The web is incorporated as raw material in performances by Shireen Ahmed and shawné michaelain holloway. Ahmed’s Antonym of Direction in the Curiosity Gap One Act Play (2015) takes dialogue typical of an online relationship and transposes it to a theatrical setting, where it is recited by amateur actors. Meanwhile, Ahmed augments the staging by sourcing images, audio, and video from the internet in response to key words in the dialogue, projecting the results onto the actors’ bodies and playing it back in the space, in real time, as they perform. holloway’s BROWSER COMPOSITIONS: 3 UNRELEASED SELECTIONS (2015) is an improvised, live streamed electronic music performance pulling from sound art, DJ culture, and musique concrète. In the work, holloway creates musical compositions in browser windows, mixing online synthesizers as well as free and found audio samples playing on multiple tabs to produce a layered composition.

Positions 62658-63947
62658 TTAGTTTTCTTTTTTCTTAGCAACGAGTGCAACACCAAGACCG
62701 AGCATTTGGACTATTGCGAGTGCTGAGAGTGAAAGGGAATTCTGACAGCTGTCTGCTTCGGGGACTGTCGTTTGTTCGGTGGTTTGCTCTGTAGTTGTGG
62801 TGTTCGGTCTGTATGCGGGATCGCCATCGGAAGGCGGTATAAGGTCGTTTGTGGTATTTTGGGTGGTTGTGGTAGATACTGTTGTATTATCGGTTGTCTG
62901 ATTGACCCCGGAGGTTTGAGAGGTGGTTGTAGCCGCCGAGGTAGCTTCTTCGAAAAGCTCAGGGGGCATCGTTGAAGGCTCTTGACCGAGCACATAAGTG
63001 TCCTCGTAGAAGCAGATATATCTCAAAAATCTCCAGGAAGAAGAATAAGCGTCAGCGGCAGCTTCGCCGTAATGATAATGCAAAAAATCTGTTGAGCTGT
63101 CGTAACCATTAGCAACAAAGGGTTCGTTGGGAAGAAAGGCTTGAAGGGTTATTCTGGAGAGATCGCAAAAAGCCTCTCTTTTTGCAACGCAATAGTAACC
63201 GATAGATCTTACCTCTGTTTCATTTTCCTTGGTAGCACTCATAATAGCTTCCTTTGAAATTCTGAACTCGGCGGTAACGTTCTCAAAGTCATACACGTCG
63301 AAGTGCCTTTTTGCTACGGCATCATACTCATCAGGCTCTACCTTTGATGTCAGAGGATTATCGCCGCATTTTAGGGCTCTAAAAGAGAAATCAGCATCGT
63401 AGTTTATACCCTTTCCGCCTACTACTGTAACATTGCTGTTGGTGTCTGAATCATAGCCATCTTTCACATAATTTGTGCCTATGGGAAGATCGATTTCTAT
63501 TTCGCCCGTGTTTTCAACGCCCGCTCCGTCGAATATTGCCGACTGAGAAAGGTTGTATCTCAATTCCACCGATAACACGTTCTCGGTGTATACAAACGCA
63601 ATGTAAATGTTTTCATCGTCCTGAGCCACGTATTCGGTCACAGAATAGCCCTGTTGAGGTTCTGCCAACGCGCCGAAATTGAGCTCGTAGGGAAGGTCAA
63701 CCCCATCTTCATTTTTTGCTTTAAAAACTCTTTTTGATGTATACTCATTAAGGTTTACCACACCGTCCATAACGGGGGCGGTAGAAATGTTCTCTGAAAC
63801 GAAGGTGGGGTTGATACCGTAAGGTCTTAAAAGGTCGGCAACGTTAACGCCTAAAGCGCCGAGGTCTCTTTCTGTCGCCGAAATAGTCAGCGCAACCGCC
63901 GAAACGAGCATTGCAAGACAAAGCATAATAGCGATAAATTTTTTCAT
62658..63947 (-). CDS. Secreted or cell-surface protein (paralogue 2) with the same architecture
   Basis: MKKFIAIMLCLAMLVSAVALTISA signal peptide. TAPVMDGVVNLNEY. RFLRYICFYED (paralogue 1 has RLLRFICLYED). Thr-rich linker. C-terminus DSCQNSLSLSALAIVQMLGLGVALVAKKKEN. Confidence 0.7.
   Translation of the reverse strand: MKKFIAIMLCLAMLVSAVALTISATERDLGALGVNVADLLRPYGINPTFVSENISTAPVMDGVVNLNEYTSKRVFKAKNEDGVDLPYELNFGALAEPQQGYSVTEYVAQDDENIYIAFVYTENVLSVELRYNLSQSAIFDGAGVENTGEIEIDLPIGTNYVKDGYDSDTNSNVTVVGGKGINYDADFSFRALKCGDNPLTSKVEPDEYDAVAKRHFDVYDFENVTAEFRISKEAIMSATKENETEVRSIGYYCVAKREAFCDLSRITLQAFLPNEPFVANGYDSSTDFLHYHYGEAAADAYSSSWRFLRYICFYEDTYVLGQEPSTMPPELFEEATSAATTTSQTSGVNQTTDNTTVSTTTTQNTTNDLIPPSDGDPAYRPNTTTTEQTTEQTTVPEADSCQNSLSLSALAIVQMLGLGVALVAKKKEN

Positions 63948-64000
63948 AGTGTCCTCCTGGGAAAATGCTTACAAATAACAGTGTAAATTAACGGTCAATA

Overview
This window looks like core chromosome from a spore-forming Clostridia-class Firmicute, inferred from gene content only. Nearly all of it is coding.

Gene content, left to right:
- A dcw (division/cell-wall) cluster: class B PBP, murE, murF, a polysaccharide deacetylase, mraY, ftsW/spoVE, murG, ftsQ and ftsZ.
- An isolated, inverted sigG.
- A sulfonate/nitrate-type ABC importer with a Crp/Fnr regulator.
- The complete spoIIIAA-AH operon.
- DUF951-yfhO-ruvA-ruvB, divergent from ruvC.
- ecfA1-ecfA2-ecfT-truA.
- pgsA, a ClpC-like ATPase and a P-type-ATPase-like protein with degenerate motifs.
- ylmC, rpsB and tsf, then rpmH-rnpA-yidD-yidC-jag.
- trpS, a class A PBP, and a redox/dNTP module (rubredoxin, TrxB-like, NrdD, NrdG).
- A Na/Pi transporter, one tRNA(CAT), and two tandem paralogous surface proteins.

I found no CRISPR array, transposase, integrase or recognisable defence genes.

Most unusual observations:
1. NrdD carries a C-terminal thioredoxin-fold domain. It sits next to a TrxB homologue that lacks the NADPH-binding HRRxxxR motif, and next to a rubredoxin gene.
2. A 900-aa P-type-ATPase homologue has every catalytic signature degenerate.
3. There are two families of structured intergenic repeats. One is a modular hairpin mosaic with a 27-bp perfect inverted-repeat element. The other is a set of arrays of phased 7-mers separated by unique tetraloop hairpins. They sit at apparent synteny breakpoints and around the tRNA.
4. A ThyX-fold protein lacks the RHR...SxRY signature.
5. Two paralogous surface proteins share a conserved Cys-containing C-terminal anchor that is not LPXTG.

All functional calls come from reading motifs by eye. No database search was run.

Finally, illustrated lectures by Zach Blas and Amalia Ulman, staged in the private space of the artists’ computer desktops, show the intermingling of personal narratives with larger histories. Ulman’s The Annals of Private History (2015) considers social media as the continuation of the female-gendered practice of diarykeeping, now brought into public discourse and made more potent in the process. In contrast, Blas’s Contra-Internet Inversion Practice #1: Constituting an Outside (Utopian Plagiarism) (2015) takes a darker view of the internet. Probing its military roots and its perceived hegemony over all aspects of society, Blas urges viewers to consider how the internet itself might be reimagined, concluding (in a line adapted from Zapatista literature) that “IN OUR DREAMS we have seen another network, an honest network, a network decidedly more fair than the one in which we now live.”